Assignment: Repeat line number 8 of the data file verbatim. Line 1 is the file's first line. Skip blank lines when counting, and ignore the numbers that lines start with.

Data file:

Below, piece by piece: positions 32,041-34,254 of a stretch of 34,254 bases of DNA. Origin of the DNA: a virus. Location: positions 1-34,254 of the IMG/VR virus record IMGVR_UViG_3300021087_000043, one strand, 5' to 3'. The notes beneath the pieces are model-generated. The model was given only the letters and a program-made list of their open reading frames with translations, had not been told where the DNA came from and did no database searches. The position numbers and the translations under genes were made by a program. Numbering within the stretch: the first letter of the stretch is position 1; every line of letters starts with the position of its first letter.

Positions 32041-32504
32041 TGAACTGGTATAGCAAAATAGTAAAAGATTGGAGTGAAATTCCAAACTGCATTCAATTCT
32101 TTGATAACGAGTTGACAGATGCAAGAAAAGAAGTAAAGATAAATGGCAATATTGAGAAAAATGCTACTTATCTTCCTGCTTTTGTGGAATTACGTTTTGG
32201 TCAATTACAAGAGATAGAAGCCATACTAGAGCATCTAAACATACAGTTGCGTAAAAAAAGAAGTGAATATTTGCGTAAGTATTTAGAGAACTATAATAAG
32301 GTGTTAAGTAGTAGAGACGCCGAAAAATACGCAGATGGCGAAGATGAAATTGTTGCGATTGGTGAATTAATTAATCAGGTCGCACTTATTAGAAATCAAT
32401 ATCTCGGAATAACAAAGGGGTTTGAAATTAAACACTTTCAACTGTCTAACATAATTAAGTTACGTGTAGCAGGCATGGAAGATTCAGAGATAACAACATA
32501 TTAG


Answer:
32501 TTAG